To help provide a level playing field for women business owners, the government limits competition for certain contracts to businesses that participate in the Women-Owned Small Business (WOSB) Federal Contract program.
These contracts are for goods and services in specific industries (identified via NAICS code) where WOSBs are underrepresented. Some contracts are restricted further to economically disadvantaged women-owned small businesses (EDWOSBs). SBA maintains a list of those eligible industries and their NAICS codes.
Joining the WOSB Federal Contract program makes a business eligible to compete for federal contracts reserved for the program's certified participants. These contracts are known as “set-asides.” Provided they are eligible, WOSB-certified firms can still compete for contract awards under other socio-economic programs, including 8(a) and HUBZone.
It is important to note that WOSB certification benefits only apply to federal contracting opportunities, rather than those in the private sector.
WOSB and EDWOSB certification improvements
In 2020, SBA implemented Congress’s changes to the WOSB Federal Contract program, as put forth in the 2015 National Defense Authorization Act (NDAA). This affected the process by which WOSBs and EDWOSBs gained program certification. Updated WOSB Federal Contract Program regulations detailing changes to the certification process were published in the Federal Register in May 2020.
These changes have made it easier for qualified small businesses to participate in the WOSB Federal Contract program by improving the customer experience. At the same time, SBA has strengthened oversight and ensured the integrity of the certification process.
Under the current WOSB Federal Contract program regulations:
- All WOSB firms must take action in WOSB.Certify.sba.gov, home to SBA’s free online certification process, in order to compete for WOSB Federal Contract program set-aside contracts.
- SBA allows continued participation from businesses that utilize SBA-approved Third-Party Certifiers (TPCs) to obtain WOSB or EDWOSB certification provided that these firms submit their TPC certification and proof of citizenship at WOSB.Certify.sba.gov.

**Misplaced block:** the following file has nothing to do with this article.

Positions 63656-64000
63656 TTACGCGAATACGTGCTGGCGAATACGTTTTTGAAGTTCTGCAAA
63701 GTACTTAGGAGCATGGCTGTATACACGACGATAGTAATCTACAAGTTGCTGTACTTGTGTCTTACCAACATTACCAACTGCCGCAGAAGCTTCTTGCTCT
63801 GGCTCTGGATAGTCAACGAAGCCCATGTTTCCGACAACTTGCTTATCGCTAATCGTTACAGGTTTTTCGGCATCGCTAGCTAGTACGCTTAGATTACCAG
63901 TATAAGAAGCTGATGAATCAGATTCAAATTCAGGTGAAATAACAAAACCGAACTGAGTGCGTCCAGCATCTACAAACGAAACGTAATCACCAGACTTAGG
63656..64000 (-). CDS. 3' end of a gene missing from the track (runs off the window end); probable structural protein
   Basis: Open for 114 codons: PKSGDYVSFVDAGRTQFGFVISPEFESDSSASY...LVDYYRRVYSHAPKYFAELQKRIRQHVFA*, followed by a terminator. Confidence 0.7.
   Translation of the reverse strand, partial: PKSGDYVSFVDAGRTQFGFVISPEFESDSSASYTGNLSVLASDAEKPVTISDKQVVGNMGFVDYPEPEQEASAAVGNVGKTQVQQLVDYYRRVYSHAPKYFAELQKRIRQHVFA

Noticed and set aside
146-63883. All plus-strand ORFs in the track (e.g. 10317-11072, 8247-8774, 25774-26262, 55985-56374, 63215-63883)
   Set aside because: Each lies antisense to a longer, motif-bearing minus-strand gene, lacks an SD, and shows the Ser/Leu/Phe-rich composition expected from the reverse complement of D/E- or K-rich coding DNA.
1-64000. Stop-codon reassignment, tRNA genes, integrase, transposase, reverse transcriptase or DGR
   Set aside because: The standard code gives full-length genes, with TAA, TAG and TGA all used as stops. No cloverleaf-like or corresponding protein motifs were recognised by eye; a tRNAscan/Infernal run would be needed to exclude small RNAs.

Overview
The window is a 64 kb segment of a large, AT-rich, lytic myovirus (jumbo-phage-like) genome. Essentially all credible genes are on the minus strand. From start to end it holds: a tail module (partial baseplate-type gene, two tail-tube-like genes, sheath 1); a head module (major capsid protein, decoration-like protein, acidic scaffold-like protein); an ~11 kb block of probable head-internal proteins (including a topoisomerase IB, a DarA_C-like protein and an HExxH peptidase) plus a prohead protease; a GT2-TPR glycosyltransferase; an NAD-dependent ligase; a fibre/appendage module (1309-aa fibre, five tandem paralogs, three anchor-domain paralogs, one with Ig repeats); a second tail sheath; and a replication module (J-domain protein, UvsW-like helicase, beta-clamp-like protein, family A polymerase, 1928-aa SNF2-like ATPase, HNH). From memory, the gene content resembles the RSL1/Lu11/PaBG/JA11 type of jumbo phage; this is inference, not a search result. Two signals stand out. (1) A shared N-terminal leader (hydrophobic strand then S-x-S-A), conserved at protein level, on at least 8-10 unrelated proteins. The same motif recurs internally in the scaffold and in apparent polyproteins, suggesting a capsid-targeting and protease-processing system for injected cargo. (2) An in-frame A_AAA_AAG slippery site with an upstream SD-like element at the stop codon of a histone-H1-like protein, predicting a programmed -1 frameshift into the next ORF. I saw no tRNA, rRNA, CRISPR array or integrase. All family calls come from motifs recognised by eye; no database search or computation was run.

- If your firm had contracts through the WOSB Federal Contract program when the changes went into effect, you will remain certified through the duration of existing contracts.
Firms can use SBA's local assistance tool to contact their local SBA regional or district office or Women’s Business Center with questions. In addition, the WOSB.certify.sba.gov Knowledge Base is a valuable resource for firms who want to learn more about the certification process or have questions about applying for and participating in the WOSB Program.
Program eligibility requirements
To be eligible for the WOSB Federal Contract program, a business must:
- Be a small business according to SBA size standards
- Be at least 51% owned and controlled by women who are U.S. citizens
- Have women manage day-to-day operations who also make long-term decisions
To qualify as an EDWOSB within the program, a business must:
- Meet all the requirements of the WOSB Federal Contract program
- Be owned and controlled by one or more women, each with a personal net worth less than $850,000
- Be owned and controlled by one or more women, each with $400,000 or less in adjusted gross income averaged over the previous three years
- Be owned and controlled by one or more women, each $6.5 million or less in personal assets
Economic disadvantage standards have been aligned between the 8(a) Business Development program and the WOSB Federal Contract program. Please note that funds invested in an official retirement account are excluded from the assessment of an economically disadvantaged individual’s personal net worth in both programs. 8(a) firms interested in pursuing EDWOSB certification may provide their most recent annual review letter (or acceptance letter, if in their first year) through applying at WOSB.Certify.sba.gov.
SBA also allows participation from firms certified by the U.S. Department of Veterans Affairs Center for Verification and Evaluations (CVE), provided they meet all eligibility requirements. Firms must provide their CVE certificate and supporting documentation through WOSB.Certify.sba.gov.